The All Party Parliamentary Beer Group today launched an inquiry into beer tax fraud and its reduction following the recent publication of a consultation paper on the issue by HMRC(1). A panel of parliamentary members of the Group will invite the views of those who may be affected and hear evidence from the parties. Brewers, the enforcement authorities and other experts will be invited to give their views at a number of sessions held in London. It is expected that the Panel may also visit Dover to consider the challenges faced by Customs officers there.
The Panel will present its conclusions to Treasury ministers, offering recommendations based on the evidence taken. It will aim to do this by around the end of the public consultation, the 25th June 2012, or soon after.
Announcing the Inquiry, the Group’s Chairman Andrew Griffiths MP said, “We have been concerned about this difficult issue for some time, and have concluded that it merits a closer look. We intend to test the assumptions behind HMRC’s proposals and their likely effects, both beneficial and otherwise. If simpler and less costly remedies can be found, then so much the better. We shall be pleased to receive and consider the views of any affected businesses.”
Robert Humphreys, Honorary Secretary,
Tuesday 17th April 2012
In the summer of 2011 the Group was approached by representatives of the UK brewing industry concerned that HMRC was contemplating legislation to address duty fraud which was based on unreliable data and which might place excessive burdens on the industry without a proportionate result.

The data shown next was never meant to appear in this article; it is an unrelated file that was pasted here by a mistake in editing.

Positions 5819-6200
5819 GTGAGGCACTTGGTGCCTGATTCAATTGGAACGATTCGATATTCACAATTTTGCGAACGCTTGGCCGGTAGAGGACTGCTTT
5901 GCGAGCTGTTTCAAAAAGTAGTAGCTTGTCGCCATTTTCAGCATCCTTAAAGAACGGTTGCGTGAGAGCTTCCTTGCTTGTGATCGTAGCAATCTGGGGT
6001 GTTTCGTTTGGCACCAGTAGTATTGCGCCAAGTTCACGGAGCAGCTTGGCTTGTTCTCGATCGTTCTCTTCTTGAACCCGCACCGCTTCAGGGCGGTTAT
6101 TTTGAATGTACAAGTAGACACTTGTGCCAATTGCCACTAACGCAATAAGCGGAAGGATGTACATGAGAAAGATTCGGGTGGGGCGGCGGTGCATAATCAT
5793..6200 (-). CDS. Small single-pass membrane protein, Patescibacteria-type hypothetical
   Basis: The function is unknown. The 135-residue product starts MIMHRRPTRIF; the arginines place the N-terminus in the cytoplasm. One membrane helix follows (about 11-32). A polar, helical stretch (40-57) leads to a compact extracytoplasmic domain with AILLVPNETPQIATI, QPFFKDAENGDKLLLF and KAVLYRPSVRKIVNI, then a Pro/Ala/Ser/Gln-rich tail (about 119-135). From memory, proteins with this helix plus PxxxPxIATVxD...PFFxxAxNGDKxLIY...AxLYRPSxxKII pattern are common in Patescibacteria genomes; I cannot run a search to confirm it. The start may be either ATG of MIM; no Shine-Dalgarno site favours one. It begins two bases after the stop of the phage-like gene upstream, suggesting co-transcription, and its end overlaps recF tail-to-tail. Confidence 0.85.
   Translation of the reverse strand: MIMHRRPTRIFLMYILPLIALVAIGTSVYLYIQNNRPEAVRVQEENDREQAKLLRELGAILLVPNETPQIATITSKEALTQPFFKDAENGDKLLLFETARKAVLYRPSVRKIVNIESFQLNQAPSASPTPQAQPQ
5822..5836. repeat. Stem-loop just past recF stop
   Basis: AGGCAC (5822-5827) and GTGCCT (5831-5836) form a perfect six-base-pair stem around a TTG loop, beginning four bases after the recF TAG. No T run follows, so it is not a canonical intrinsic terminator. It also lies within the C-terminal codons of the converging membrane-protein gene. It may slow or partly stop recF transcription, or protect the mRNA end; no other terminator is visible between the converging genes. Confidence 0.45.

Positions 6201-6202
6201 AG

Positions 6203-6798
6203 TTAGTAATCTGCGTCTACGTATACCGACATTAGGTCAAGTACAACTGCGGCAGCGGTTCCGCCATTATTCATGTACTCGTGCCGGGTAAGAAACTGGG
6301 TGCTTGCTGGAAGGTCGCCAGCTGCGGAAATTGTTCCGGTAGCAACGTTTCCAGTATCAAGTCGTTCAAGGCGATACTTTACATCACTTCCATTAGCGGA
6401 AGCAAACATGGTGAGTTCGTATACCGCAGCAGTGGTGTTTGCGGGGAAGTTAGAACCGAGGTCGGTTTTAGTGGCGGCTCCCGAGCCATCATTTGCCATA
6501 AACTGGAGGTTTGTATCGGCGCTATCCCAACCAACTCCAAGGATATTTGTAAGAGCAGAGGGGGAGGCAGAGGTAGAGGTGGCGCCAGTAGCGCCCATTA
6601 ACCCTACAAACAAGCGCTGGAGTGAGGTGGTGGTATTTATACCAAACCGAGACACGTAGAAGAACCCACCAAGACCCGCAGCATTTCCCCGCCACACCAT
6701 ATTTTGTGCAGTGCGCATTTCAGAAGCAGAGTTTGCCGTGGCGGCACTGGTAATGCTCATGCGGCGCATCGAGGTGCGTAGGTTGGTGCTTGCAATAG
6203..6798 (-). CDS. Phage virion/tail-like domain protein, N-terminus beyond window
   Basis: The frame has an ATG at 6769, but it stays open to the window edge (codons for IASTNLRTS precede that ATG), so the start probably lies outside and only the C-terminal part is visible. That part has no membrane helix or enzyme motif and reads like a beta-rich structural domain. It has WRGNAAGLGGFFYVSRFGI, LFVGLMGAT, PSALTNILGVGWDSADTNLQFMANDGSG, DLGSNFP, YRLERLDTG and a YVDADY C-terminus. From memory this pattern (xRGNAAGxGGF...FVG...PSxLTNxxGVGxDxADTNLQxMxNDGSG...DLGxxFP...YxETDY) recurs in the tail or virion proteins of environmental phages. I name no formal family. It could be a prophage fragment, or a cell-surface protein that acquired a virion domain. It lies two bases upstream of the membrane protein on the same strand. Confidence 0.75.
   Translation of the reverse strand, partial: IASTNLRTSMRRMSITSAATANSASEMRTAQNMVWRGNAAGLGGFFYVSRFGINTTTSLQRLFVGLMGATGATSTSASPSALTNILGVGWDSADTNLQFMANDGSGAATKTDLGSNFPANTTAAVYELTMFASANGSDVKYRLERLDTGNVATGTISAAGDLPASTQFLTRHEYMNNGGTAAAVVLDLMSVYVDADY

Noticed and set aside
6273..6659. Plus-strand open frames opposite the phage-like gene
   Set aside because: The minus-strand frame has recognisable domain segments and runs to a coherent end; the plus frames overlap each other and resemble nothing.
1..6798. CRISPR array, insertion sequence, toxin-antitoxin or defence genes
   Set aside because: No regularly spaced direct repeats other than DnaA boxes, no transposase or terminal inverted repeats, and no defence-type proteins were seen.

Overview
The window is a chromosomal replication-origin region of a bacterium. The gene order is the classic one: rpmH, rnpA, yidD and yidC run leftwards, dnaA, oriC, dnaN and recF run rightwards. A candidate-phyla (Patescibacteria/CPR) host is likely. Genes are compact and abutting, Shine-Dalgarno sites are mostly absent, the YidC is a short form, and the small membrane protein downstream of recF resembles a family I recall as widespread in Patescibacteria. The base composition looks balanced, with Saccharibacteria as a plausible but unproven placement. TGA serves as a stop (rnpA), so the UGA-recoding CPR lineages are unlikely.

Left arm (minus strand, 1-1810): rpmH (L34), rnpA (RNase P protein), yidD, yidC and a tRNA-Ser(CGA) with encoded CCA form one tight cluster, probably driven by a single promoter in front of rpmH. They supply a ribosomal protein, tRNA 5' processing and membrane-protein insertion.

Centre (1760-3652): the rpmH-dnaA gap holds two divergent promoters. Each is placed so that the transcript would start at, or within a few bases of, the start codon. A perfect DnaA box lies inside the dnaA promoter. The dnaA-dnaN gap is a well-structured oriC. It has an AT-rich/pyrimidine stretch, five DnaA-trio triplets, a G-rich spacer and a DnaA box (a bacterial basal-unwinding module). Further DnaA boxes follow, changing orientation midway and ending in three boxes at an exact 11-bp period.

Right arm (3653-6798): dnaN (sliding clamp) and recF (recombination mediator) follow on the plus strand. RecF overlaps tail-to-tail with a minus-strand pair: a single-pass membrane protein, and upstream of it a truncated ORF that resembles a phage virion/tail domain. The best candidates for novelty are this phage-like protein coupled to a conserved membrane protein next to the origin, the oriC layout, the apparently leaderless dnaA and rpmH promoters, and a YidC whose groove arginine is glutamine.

The Chairman invited HMRC to a meeting to explain their thinking and to answer members’ concerns, which took place on 8th November 2011, when HMRC’s Deputy Director, Alcohol, Tobacco and Gambling Taxes gave evidence.
(1) A month ago HMRC announced substantially revised estimates of the size of beer excise fraud, and on the 26th March, as announced in the Budget, they published “Alcohol Fraud”, a consultation document on possible legislative changes. The document “seeks the views….of all interested parties”.
Having considered the document the Group has decided to examine its evidential basis and to consider the likely effects of the HMRC proposals, as well as looking at possible alternative approaches to the issue.
APP groups lack the formal scrutiny powers of a Select Committee, but a group may consider any matter which falls within its remit, which in the case of the APP Beer Group is as follows:
“The Group’s objectives are to promote the wholesomeness and enjoyment of beer and the unique role of the pub in United Kingdom society, to increase understanding of the social, cultural and historic role of brewing and pubs in the United Kingdom and their value to tourism, to broaden recognition of the contribution of brewing and pubs to employment and to the United Kingdom’s economy, to promote understanding of the social responsibility exercised by the brewing and pub industries, to support the United Kingdom’s brewing industry world-wide and